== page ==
February 04, 2018 10:29 AM


The US Senate unanimously passed the Protecting Young Victims from Sexual Abuse and Safe Sport Authorization Act of 2017. The House also passed this legislation this week by a vote of 406-3. Congresswoman Susan W. Brooks  introduced companion legislation last year with her co-chair of the Congressional Women’s Caucus, Congresswoman Lois Frankel (D-FL), writes Susan Brooks in her latest newsletter. 

“Sports unite our communities and country,” said Brooks. “They teach us lessons of team work, integrity, dedication and commitment that last a lifetime. It is truly heartbreaking that so many young Olympic athletes suffered during their training by the hands of a doctor they trusted. The world has heard the powerful voices of every athlete who shared their agonizing stories of abuse, and it is because of their decision to speak out that future athletes will have a safer and healthier environment to practice their sport. I am pleased that with Senate’s passage of this bill, we are one step closer to protecting our future athletes from abuse, and encourage the President to sign this into law swiftly.” 

A 2016 IndyStar investigation exposed what is now known as the worst sexual abuse scandal in athletics to date. Now, nearly two years after the story broke, the world witnessed the power of a victim’s voice and what happens when 156 of those voices join forces to share their agonizing stories of sexual abuse by a licensed doctor named Larry Nassar.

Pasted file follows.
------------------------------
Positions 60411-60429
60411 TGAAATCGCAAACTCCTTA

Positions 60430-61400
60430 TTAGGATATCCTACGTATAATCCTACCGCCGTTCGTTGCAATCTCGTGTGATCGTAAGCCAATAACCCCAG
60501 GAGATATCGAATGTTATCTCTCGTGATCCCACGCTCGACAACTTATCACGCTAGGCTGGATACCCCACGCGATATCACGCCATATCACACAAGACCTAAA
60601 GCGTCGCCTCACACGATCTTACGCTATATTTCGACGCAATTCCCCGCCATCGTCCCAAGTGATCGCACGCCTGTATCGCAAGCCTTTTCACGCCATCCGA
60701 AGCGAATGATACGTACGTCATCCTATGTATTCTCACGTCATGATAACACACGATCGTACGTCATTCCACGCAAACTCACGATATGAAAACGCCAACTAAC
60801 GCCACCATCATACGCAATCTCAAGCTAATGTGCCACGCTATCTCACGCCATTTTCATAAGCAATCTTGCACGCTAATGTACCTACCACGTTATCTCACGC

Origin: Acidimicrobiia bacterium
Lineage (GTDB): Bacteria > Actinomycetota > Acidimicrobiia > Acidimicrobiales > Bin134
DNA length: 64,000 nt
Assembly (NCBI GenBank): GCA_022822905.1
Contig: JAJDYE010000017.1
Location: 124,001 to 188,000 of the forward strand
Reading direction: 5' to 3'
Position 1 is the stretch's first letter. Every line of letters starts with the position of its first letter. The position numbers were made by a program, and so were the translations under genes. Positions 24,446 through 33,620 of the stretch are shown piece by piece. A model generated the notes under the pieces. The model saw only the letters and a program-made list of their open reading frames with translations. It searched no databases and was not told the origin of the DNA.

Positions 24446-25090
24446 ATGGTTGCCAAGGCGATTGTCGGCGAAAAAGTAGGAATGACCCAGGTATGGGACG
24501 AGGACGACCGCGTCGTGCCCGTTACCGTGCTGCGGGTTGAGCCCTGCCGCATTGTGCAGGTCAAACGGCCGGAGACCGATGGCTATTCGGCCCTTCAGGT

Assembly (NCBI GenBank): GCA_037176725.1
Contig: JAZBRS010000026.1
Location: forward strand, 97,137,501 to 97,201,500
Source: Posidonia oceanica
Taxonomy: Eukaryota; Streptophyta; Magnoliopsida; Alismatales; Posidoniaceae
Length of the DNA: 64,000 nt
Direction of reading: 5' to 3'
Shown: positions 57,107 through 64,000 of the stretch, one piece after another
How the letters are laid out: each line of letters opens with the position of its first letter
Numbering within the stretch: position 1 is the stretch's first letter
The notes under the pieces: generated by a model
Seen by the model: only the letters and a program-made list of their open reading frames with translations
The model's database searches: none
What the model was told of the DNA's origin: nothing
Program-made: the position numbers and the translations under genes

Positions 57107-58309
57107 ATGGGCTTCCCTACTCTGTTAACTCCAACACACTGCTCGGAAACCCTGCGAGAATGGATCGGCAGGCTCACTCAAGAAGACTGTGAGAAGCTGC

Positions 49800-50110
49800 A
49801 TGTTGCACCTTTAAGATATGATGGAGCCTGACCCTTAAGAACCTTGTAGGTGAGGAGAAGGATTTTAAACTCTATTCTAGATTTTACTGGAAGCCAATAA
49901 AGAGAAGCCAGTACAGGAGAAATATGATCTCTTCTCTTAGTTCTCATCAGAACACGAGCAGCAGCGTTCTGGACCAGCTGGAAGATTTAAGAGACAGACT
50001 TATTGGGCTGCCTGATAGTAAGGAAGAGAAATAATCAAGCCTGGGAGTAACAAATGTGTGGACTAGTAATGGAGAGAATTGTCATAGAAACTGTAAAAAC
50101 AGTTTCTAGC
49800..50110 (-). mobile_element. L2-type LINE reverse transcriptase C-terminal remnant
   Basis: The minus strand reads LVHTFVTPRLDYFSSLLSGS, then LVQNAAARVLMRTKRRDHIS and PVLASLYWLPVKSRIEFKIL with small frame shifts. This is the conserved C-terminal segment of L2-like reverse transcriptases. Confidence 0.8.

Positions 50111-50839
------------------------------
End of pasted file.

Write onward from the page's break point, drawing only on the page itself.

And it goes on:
“I am proud to be a co-sponsor of a bipartisan bill that will protect young athletes from sexual predators like US National Olympic Doctor Larry Nassar,” said Frankel. “The brave gymnasts that came forward with their harrowing stories of abuse by Nassar, put a monster in prison and ignited the passage of this legislation. The courage of these women to speak out will protect future generations from the agony of mistreatment.” 

The Protecting Young Victims from Sexual Abuse and Safe Sport Authorization Act holds national governing bodies to new and higher standards. This legislation mandates training, increases requirements for reporting abuse, and reforms a broken system that has failed too many victims in the past. 

Specifically, it amends the Victims of Child Abuse Act of 1990 to require amateur athletic governing bodies - the organizations responsible for training amateur athletes - and individuals who interact with our amateur athletes to report any suspected abuse. Any individual who interacts with our amateur athletes must report suspected child abuse, including sexual abuse, within 24 hours to law enforcement. If they fail to do so, they will be held accountable by the law.

 This bill also designates the United States Center for Safe Sport, an entity created last year by the U.S. Olympic Committee that is responsible for overseeing organizational reforms, to develop, implement and enforce policies, procedures and mandatory training for national governing bodies and their members. 

 The Center will ensure that when reports of abuse are made, they are investigated. It protects those who report abuse from retaliation and requires that until the investigation is closed, an adult who is subject to allegations of abuse is prohibited from interacting with minors, wrote Congresswoman from Fifth District of Indiana Susan Brooks.

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